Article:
After the first moto, James Stewart was the last person pretty much everyone on hand thought would end up as the overall winner. It was obvious that he was hurting from the way he started going backwards in the second half of the moto. First Millsaps, then Short, and finally Alessi went trucking by the struggling #7 in the heat and altitude. Everyone who pegged Stewart as an instantly dominant force was left scratching their heads.
Up front, Millsaps showed new life in a summer of struggle, and when he grabbed the early lead from Stewart in the second moto it looked like it was finally his day. But when he couldn’t shake Stewart, and Short and Alessi drew up behind the Kawasaki all waiting for a chance to go past Millsaps, it was obvious that this one was going to be crazy.
Add the veterans Tedesco and Ferry—the two fastest riders on the track in the second moto—to that mix and you have one of the single most exciting motos in AMA Motocross history. It wasn’t a Ricky-vs.-James battle to the end; it was better.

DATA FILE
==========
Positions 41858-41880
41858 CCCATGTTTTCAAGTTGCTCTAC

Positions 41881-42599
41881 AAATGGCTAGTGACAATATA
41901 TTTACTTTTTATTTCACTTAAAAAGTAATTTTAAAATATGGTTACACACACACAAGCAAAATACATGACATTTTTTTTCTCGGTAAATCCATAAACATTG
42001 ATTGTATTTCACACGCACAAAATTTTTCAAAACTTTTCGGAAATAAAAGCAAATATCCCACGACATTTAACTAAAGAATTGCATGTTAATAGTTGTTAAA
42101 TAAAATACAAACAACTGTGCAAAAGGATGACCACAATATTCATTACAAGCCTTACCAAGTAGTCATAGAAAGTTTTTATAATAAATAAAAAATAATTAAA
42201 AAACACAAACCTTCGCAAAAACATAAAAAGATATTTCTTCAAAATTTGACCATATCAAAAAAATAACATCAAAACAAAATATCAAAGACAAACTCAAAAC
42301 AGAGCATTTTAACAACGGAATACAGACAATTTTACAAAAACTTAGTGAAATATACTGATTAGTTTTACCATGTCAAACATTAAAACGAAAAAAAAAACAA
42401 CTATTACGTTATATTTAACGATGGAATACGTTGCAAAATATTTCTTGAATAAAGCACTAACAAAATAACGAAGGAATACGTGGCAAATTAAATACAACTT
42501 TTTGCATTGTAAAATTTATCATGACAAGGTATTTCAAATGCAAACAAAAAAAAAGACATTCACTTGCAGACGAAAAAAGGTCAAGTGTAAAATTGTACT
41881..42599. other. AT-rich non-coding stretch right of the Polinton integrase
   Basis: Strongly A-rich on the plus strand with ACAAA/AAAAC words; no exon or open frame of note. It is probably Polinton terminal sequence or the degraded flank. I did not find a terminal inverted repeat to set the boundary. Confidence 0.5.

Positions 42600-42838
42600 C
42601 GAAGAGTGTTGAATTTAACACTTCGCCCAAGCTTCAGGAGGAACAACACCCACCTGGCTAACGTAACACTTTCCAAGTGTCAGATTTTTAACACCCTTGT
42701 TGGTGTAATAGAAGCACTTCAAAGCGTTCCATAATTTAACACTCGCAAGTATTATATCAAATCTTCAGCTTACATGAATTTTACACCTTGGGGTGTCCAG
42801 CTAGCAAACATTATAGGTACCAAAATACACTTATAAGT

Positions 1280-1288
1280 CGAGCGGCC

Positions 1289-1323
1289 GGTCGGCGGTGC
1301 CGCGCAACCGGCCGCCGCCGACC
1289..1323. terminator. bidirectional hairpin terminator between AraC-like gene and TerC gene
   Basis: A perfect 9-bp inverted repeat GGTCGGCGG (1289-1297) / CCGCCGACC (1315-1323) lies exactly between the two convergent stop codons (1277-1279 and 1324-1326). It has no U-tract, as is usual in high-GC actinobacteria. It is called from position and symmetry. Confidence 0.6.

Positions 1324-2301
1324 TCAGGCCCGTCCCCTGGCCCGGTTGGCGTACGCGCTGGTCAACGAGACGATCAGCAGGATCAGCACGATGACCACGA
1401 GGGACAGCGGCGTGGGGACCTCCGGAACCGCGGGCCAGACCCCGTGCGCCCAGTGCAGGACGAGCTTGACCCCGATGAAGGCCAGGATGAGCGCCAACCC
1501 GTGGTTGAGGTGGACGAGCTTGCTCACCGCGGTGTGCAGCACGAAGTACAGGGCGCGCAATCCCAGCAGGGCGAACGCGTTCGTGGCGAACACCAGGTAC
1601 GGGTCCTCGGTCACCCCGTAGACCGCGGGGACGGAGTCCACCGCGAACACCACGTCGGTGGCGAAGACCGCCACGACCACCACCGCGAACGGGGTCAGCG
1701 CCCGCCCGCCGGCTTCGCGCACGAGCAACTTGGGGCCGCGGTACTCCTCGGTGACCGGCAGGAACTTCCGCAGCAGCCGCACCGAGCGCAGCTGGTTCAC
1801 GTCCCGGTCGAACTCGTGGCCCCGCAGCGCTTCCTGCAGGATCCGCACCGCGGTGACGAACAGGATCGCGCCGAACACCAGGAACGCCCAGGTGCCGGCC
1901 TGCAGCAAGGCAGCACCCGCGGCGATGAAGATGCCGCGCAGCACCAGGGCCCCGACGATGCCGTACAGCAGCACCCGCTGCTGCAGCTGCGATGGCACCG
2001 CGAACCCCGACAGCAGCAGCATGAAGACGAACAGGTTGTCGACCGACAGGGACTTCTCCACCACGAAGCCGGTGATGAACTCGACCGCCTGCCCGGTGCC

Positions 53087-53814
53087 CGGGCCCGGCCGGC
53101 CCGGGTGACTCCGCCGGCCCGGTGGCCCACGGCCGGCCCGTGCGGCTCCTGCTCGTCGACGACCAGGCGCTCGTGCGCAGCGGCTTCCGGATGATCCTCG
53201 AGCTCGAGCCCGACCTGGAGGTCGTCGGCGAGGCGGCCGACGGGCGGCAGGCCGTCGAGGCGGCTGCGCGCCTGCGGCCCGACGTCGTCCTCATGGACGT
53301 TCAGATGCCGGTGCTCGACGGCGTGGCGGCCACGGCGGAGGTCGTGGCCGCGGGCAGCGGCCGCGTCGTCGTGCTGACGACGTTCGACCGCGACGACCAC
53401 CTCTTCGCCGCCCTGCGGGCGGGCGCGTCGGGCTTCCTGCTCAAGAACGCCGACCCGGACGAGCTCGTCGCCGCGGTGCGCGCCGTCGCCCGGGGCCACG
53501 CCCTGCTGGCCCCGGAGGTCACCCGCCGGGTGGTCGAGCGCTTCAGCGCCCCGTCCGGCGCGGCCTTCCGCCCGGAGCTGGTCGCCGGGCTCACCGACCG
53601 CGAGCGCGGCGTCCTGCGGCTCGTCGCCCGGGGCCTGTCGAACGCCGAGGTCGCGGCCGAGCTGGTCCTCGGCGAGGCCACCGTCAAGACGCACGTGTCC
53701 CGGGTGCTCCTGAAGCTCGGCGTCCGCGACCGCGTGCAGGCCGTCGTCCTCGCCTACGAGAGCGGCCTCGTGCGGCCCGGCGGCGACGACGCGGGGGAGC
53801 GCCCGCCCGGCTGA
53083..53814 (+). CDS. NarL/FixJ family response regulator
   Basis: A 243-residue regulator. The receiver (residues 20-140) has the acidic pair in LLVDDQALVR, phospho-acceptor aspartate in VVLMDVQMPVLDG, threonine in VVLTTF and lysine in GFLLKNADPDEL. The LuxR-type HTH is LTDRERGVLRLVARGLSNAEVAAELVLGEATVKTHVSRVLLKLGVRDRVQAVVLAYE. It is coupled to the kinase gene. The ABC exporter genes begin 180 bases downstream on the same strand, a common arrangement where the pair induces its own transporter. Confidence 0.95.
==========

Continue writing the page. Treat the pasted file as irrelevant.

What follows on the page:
As you probably know by now, Stewart somehow gutted out the overall by holding on a little longer than Alessi and Short—both of whom missed a golden opportunity to win their first big-bike national—and collapsed on the ground after the finish probably not realizing he had won. He was concussed, dizzy, and his neck and back hurt from whiplash. But when he dropped down against the fence in the only shade he could find—it was provided by the umbrellas of his team on this scorching hot day—James should have felt like a champion, because he damn sure rode like one.